NEW YORK (Reuters Health) - The U.S. is unlikely to meet its goal for eliminating tuberculosis (TB) by 2010, primarily because of high rates of latent (dormant) TB infection in certain population subgroups, according to a nationwide survey.
According to the new survey, latent TB infection prevalence in the 1999-2000 U.S. population — excluding homeless and incarcerated individuals — was 4.2 percent. The current infection rate would have to be 1 percent and decreasing if the U.S. were on course to reach its goal of TB incidence of less than one per million by 2010.
Dr. Thomas R. Navin, of the Centers for Disease Control and Prevention in Atlanta, Georgia, and colleagues report their findings in the February 1 issue of the American Journal of Respiratory and Critical Care Medicine.
Persons with latent TB are not infectious, they do not feel sick, and cannot transmit TB to others. About 10 percent of individuals with latent TB will go on to develop active TB, which is infectious. The risk of progression to active TB can be markedly reduced by preventive treatment, making it important to detect and treat latent TB, experts say.
To estimate the prevalence of latent TB infection in the U.S., Navin and colleagues evaluated data from the National Health and Nutrition Examination Survey (NHANES) 1999-2000 TB component, the first survey to examine TB prevalence since 1971-1972.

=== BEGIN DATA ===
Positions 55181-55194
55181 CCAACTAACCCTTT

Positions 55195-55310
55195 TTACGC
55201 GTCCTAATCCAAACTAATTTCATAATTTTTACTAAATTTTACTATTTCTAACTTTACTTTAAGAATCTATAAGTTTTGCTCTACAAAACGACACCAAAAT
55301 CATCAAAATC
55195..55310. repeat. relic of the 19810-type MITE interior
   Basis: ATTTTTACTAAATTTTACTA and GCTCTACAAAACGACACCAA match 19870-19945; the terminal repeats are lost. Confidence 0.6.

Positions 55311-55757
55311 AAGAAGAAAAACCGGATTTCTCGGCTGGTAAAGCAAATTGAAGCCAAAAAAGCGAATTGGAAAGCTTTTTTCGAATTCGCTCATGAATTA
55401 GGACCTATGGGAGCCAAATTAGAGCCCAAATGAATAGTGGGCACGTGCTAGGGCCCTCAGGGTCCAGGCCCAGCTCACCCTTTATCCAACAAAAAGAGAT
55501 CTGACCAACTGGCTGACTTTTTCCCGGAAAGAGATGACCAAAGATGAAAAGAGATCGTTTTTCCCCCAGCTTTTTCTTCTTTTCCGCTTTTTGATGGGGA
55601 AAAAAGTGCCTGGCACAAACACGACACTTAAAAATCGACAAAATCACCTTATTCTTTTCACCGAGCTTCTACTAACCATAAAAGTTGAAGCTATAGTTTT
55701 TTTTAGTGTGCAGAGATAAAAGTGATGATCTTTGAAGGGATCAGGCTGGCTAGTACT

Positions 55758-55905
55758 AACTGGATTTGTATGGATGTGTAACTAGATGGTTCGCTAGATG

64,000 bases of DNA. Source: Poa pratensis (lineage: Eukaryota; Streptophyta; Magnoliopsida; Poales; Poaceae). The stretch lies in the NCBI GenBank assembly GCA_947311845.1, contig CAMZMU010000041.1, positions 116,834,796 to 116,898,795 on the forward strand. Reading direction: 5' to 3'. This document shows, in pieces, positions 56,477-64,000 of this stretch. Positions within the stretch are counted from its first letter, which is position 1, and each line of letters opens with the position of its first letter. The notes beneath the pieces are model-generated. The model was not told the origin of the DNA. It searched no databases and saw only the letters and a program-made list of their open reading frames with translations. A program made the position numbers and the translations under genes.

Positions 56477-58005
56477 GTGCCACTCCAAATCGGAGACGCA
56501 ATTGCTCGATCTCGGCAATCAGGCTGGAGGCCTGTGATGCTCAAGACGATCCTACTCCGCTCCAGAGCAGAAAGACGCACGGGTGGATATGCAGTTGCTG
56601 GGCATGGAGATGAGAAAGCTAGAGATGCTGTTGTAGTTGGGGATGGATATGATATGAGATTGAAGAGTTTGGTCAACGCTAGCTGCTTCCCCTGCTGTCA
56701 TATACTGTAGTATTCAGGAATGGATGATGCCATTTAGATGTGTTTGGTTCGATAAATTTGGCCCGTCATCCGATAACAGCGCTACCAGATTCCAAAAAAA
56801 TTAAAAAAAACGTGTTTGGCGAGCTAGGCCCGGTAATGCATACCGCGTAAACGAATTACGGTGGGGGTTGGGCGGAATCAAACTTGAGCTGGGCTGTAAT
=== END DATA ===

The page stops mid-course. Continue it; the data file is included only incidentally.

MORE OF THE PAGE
TB tests were obtained in 7386 individuals and the prevalence of TB was 4.2 percent, as mentioned. Only 25.5 percent of those with latent TB had been previously diagnosed, Navin and his team report, and only 13.2 percent had been treated for TB.
Latent TB infection was diagnosed at a much higher frequency in immigrants (18.7 percent) than in U.S.-born individuals (1.8 percent). Latent TB was also much more common in people living below the poverty level (6.1 percent) than in those living above the poverty level (3.3 percent).
Higher latent TB infection rates were also seen among non-Hispanic blacks and Mexican Americans compared with non-Hispanic whites.
Continuing basic TB control measures, as well as targeted evaluation and appropriate treatment of individuals in high-prevalence groups — including immigrants, racial and ethnic minorities, and poor people — “are needed to further TB elimination efforts in the United States,” Navin and colleagues maintain.
Moreover, they suggest, “support for global TB prevention and control efforts in high-burden countries is ... not only a matter of humanitarian concern, but a matter of enlightened self-interest.”
SOURCE: American Journal of Respiratory and Critical Care Medicine, February 1, 2008.